Walnuts: These nuts are the best source of the Omega-3 fatty acid alpha-linoleic acid (ALA). While most nuts contain monounsaturated fats, only walnuts are comprised primarily of polyunsaturated fat. Polyunsaturated fats improve blood cholesterol levels, which can decrease your risk of heart disease. Eating walnuts can also improve how blood pressure reacts to stress. So sprinkle some of these Omega 3’s on your salad or oatmeal!

Peanuts: Many of us have fond childhood memories of those peanut butter and jelly sandwiches. Peanuts are higher in protein than most nuts. Peanuts are also a better source of folate, which helps to build strong bones as well as protect against heart disease and cancer. The main concern when buying peanuts is usually, they contain a large amount of salt. If eating raw peanuts tastes like cardboard to you, try finding peanuts that are made with ½ the sodium content. When it comes to peanut butter, if you aren’t buying raw, look for all natural peanut butter made with just peanuts and salt. All those preservatives I was talking about before… this is where you will find them! Many popular brands of peanut butter contain partially hydrogenated oils, which is trans fat.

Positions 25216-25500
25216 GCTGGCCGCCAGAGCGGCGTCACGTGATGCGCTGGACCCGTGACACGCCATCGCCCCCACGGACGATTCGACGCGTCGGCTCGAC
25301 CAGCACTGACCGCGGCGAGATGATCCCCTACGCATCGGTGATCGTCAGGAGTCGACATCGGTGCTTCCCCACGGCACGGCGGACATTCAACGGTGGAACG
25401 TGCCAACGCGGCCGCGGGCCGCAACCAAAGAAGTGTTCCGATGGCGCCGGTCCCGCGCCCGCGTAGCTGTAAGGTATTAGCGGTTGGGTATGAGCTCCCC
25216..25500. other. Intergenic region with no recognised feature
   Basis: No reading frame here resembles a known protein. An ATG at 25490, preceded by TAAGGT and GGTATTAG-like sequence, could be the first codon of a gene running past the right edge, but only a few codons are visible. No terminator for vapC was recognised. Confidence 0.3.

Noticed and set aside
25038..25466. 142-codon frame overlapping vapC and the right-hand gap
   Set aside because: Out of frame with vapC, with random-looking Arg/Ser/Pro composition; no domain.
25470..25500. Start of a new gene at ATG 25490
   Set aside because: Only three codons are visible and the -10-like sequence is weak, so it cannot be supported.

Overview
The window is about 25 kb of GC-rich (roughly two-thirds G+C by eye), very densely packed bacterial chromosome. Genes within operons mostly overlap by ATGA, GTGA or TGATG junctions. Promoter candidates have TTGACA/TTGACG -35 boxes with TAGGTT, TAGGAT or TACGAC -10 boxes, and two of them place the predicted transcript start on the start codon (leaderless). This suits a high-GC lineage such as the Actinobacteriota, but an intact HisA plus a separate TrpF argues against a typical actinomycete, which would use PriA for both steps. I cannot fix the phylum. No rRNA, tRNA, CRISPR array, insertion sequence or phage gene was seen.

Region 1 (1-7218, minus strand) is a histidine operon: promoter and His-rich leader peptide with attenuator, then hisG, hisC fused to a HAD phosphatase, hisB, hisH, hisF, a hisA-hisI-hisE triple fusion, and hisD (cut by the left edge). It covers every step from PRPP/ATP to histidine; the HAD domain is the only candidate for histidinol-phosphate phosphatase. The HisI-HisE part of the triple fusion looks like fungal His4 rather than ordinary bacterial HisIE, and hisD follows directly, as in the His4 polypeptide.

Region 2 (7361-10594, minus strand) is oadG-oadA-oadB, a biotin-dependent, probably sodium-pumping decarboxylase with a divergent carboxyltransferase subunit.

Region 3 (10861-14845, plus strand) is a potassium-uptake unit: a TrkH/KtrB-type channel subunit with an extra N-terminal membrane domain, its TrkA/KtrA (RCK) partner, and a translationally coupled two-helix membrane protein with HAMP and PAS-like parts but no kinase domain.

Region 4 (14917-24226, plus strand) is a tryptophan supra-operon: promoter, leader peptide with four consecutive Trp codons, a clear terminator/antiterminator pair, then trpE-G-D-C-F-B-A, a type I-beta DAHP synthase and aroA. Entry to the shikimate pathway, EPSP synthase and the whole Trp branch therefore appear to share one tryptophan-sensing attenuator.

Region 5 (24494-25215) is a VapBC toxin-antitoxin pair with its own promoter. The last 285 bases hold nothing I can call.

Put natural peanut butter on a banana for a great protein potassium combo or go for that classic PB&J.

So remember, nuts are a great source of unsaturated fat for our bodies. But leave the nuts solo, they taste just as good and will provide your body with the nutrients it needs!


Motivation Monday: Tips For Feeling Bathing Suit Ready!

Posted May 13th, 2013

By Katie Patroka BS – Nutrition intern

It’s that time of year again when we trade heavy coats and chunky sweaters for shorts and maybe a swimsuit! Most women, no matter what size they may be, have moments of anxiety, when exposing so much skin. Even cover girls may feel a sense of self-doubt when exposing their un-photo shopped body to the world.

The rush of constant advertisements for summer weight loss pills, diets, and workouts to make your body “bikini ready” creates a false belief that a perfect body can come from external sources. Here is what the diet industry doesn’t want you to know:  being “bikini ready” is a state of mind that has very little to do with your actual body size, and everything to do with self -confidence.